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Addressing challenges for the application of existing legal standards of reparation to domestic reparation programmes in transitional justice contexts

Lekvall, Ebba (2021) Addressing challenges for the application of existing legal standards of reparation to domestic reparation programmes in transitional justice contexts. PhD thesis, University of Essex.

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Abstract

The right of individuals to reparation is well established in international human rights law (IHRL) and States have an obligation to provide adequate and effective reparation. Transitional justice (TJ) is a process whereby societies transitioning from authoritarianism to democracy or from conflict to peace address past violations through mechanisms of truth, justice, reparation, and guarantees of non-repetition. Reparation in TJ is often provided through domestic reparation programmes (DRPs), an out of court process that provides better access and quicker reparation for victims. However, TJ States often have to provide reparation to large numbers of victims while facing many competing obligations and scarcity of resources. This has led to claims that the existing legal standards of adequate and effective reparation are impossible to fulfil and inappropriate for DRPs in TJ contexts. These claims are however made without much analysis of existing legal standards, to what extent they are unsuitable for DRPs in TJ contexts, and what standards to apply instead. This thesis aims to clarify these issues. Looking at case-law from regional human rights systems and UN treaty bodies, it provides an original and in-depth analysis of legal standards of reparation in IHRL. This thesis also explores the nature of DRPs and the specific challenges of providing adequate and effective reparation in TJ contexts. It finds that the standards developed by the IHRL framework are usually unworkable for DRPs in TJ contexts. Therefore, this thesis suggests a novel re-interpretation of the standards of adequate and effective reparation for DRPs in TJ contexts, based on the dual purpose of reparation in TJ, which takes into account all TJ factors, including the number of victims and available resources. This would allow States to consider what reparation is adequate and effective both for the victims and for wider society undergoing a TJ process.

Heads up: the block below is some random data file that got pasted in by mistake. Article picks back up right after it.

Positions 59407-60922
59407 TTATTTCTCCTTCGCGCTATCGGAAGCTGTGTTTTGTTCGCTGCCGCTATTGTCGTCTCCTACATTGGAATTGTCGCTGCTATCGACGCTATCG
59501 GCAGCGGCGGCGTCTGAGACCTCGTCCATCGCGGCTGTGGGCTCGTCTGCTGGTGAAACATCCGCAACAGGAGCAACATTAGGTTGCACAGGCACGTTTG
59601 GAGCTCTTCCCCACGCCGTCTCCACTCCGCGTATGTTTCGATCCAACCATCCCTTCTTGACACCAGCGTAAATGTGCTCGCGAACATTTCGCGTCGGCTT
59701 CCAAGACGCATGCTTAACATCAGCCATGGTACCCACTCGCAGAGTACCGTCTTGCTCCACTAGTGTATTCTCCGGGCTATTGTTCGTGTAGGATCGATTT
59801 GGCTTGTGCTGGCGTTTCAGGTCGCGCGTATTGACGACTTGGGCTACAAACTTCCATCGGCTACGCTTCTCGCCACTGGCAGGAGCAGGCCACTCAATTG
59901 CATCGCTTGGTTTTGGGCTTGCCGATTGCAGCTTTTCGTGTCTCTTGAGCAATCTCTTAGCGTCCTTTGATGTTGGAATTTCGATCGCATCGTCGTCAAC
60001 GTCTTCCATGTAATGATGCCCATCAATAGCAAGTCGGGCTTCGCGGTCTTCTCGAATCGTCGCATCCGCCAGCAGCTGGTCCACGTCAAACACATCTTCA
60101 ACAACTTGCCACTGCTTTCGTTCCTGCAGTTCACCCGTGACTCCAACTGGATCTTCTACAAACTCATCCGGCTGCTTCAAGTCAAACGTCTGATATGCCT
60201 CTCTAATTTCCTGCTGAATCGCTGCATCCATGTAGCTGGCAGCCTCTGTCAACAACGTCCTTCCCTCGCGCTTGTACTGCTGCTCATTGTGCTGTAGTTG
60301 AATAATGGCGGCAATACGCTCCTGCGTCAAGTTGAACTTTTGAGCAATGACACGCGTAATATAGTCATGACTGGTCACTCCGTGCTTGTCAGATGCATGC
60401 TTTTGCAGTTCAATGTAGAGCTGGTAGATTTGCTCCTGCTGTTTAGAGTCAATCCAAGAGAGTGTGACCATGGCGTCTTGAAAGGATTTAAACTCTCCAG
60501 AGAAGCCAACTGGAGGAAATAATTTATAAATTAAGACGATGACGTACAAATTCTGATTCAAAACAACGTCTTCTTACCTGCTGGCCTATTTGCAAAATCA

Item Type: Thesis (PhD)
Uncontrolled Keywords: reparations; transitional justice; human rights; international human rights law; domestic reparation programmes
Subjects: K Law > K Law (General)
Divisions: Faculty of Humanities > Law, School of
Depositing User: Ebba Lekvall
Date Deposited: 24 Jun 2021 16:07
Last Modified: 24 Jun 2021 16:07
URI: http://repository.essex.ac.uk/id/eprint/30658

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